GrayI have been an active member of our LGBTQ+ community in SF since 1990. For the last two years I’ve been working at the SF LGBT Center as the Community Programs Coordinator with a goal of giving back to the community that has supported me in many personal and business ways and also to learn more about non-profit work. My job consist of outreach and collaboration with community service organizations, businesses, and members, and representing the Center on advocacy committees, as well as creating content for events including branding and promotions.

I’m happy to be able to serve our community through my work at the Center and look forward to continue on this path. Before, my position at the Center I worked as an independent contractor for 20 years in the entertainment industry as an Event/DJ/Music Producer. I’ve been fortunate to work with different teams through the years producing events in SF, LA, NYC, Austin, Miami and Santiago, Chile. Yes, I do speak Spanish.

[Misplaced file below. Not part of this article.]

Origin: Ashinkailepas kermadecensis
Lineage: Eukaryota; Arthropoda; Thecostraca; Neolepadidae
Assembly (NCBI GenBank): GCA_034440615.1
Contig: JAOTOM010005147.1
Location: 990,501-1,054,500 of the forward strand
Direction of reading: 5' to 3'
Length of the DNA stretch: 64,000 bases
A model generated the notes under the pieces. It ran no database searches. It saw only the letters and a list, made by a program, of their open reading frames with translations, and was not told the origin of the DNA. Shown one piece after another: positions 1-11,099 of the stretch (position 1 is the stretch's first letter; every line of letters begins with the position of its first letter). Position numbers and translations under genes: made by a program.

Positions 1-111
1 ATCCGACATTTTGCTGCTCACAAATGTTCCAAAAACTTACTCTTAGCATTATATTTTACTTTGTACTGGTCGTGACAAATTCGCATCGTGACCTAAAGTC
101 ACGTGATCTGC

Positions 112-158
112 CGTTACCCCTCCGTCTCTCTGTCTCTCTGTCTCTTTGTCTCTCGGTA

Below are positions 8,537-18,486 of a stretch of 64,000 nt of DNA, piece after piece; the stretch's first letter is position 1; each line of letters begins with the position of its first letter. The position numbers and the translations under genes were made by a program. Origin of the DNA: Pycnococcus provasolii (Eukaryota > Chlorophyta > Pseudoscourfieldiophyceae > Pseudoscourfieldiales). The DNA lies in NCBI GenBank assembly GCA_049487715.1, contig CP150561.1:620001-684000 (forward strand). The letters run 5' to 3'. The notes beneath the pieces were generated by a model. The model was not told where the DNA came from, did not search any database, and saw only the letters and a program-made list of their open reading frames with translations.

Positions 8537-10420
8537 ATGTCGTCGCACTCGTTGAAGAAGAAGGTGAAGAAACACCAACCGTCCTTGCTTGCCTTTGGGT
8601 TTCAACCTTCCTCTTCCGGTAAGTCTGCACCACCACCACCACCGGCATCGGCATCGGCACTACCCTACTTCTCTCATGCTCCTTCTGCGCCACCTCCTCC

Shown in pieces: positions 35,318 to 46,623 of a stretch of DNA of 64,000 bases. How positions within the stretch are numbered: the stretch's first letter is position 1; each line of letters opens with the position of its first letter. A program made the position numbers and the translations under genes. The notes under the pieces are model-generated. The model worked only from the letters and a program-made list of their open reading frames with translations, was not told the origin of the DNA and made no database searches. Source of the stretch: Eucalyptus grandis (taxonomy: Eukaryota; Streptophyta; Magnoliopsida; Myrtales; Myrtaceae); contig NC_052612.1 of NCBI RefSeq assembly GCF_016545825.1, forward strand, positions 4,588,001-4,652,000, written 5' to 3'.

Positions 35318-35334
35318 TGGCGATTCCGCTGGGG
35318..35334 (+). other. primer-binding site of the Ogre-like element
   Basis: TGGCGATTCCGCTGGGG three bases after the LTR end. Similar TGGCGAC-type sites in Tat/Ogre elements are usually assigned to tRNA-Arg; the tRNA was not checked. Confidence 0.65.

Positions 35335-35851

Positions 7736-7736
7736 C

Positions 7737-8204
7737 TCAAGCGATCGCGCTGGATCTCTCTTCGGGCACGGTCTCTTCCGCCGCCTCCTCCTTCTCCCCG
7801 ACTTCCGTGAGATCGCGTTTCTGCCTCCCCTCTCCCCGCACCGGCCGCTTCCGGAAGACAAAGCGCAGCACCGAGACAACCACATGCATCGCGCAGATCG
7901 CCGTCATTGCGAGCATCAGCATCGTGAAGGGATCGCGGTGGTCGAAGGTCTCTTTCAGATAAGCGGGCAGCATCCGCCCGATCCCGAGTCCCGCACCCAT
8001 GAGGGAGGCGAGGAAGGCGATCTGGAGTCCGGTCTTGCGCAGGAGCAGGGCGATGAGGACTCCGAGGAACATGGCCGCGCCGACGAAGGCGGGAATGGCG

There is an intersectionality to my existence that allows me to bring different folks in our community together through music, and common interests. I hope to share that ability with the Castro Cultural District (CCD). I am Interracial, Latinx, Queer person that is known for bridging our sub-communities through events, groups, and education. There is no doubt that times are changing and there is a need to revitalize our local community in the Castro. Being on the Board for the CCD would allow me to work with fellow Board members in achieving that goal. I would like to see more Art & Culture back in the Castro. I’d like to enhance our community building and social competency together with our service organizations. I’d like to find a way to educate ourselves more about each other and find ways to continue to stand together as allies, after our marriage equality win. I would also like the CCD to work closely with TAY Youth Orgs in working to ending youth homelessness within the next five years. While focusing on this type work, we can find inventing and interactive ways to fund raise for the CCD without it seeming like a chore or a heavy lift.